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A long piece of skin with potatoes and crema on top.
This trout dish uses skin like a potato chip.

Sietsema’s Best Dishes of 2023

Seafood omelet, fancy bologna, pot pie, and more

Now that we have the 10 Worst Dishes of 2023 out of the way, I can proceed with my list of 15 best dishes; writing it is one of my greatest joys. These are dishes, sometimes ordered out of a sense of duty, which turn out to be unexpectedly wonderful. Yes, a few come already extensively extolled, and others don’t look like much, proving once again that these days there’s often faint correlation between what something looks like and how amazing it tastes.

Check out last year’s list of best dishes.

Trucha at Mitica

Sometimes it’s the craziest dishes that stick with you. This one is especially good when consumed in Mitica’s backyard with fresh air in your nostrils: a strip of crunchy trout skin, snaky in its texture, surmounted by fish, smoked fennel, and potatoes, with dabs of aioli here and there. What a great combination! 222 Franklin Street, near Green Street, Greenpoint

Kai jiaw pu at Rynn Thai

The omelet at Rynn Thai ($20) arrives heaped with crab, but there’s also crab inside. The dish is pleasing to look at in its puffy brownness, and the touch of fish sauce makes it taste distinctively Thai. 309 East 5th St, near 1st Ave, East Village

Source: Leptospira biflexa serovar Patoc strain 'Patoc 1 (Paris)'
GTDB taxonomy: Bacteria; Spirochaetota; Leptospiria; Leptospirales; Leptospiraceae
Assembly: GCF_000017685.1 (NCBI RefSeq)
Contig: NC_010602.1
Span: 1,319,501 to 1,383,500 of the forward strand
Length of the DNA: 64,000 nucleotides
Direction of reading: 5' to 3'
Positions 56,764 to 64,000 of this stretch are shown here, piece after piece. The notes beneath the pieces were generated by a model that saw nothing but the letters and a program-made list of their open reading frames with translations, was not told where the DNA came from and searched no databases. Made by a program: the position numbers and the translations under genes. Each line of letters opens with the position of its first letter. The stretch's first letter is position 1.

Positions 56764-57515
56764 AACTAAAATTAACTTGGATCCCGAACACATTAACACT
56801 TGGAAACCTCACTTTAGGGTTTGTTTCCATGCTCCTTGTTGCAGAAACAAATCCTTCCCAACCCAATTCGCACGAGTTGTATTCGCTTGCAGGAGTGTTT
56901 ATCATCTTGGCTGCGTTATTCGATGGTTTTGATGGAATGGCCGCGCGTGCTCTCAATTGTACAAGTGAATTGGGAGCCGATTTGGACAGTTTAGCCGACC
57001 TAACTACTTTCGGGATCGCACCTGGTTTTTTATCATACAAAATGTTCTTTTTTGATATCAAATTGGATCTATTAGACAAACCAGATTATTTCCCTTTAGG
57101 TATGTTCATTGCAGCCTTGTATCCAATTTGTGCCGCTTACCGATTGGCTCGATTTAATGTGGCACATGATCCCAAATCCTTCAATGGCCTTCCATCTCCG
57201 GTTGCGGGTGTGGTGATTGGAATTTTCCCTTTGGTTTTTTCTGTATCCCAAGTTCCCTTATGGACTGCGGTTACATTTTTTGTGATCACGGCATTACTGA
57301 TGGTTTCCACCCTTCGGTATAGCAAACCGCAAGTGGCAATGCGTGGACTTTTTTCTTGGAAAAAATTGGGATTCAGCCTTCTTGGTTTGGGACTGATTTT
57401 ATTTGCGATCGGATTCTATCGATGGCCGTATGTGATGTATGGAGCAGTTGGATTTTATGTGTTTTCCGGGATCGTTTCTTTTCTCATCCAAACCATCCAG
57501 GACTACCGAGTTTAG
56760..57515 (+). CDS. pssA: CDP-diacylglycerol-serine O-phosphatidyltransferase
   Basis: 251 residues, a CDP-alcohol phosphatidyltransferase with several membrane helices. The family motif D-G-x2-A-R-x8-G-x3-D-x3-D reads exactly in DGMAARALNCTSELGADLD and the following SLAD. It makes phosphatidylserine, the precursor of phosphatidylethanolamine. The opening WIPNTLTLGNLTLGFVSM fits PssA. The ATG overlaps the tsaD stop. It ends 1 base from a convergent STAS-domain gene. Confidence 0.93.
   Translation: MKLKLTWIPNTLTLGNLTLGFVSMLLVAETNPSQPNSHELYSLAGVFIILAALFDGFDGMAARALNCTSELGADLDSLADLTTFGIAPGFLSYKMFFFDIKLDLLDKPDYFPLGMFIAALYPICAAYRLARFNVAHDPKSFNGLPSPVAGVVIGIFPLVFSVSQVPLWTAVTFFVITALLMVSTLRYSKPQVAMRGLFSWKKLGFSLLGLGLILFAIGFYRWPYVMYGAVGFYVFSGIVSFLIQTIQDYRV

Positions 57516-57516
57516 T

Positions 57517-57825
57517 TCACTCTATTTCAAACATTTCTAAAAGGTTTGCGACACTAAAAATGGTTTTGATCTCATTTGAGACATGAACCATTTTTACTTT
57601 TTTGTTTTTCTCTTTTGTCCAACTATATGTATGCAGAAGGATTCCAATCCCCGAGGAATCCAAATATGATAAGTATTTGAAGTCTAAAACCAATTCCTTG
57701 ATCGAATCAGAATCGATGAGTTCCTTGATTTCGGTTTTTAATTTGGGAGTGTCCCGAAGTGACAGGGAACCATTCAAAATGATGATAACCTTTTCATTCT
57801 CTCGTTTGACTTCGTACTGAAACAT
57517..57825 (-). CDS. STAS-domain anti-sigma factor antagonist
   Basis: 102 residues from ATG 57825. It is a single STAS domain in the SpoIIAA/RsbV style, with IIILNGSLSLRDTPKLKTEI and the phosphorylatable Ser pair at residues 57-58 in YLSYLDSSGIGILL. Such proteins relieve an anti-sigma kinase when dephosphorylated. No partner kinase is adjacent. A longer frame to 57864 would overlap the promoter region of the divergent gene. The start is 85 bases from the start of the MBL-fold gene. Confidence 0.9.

A round brown omelet with a wad of crab on top.
Rynn Thai’s crab omelet.

Fancy bologna at Salty Lunch Lady’s Little Luncheonette

Most people love mortadella with its bouncy texture, globules of fat, dotting of pistachios, and garlicky munificence — but what to do with it? A single slice makes a memorable focaccia sandwich, but why not throw caution to the winds and treat it like bologna? Here at Salty Lunch Lady’s Little Luncheonette, it shines ($15) with aged provolone for a funky edge, and the red pepper paste beloved of Ridgewood Eastern Europeans provides sweetness. 565 Woodward Avenue, at Menahan Street, Ridgewood

A thick sandwich cut in half with cornichons speared on top.
When the menu says bologna, it means mortadella.

Bomboloni at Cerasella

Yes, they are fundamentally doughnuts, sprinkled with sugar and oozing custard. But these doughnuts ($6) have real Italian flair, the vanilla filling enriched with egg yolks and a spongy crumb that doesn’t feel grease-sodden in the least. Jam versions as well as pistachio and Nutella are also available. 36-27 31st Street, near 36th Avenue, Long Island City

A donut with yellow custard on top.
A vanilla bombolone hot out of the oven.

Chicken pot pie at Waverly Inn

Nothing fancy about this pie ($29) — no exotic vegetables, no pedigreed chicken. But in its ability to take what is basically a Swanson’s frozen chicken pot pie and kick it up a few notches, to make the crust richer and more golden. The entrée — get this and you don’t really need an app — succeeds in being the best pot pie in NYC...ever. 16 Bank Street, at Waverly Place, West Village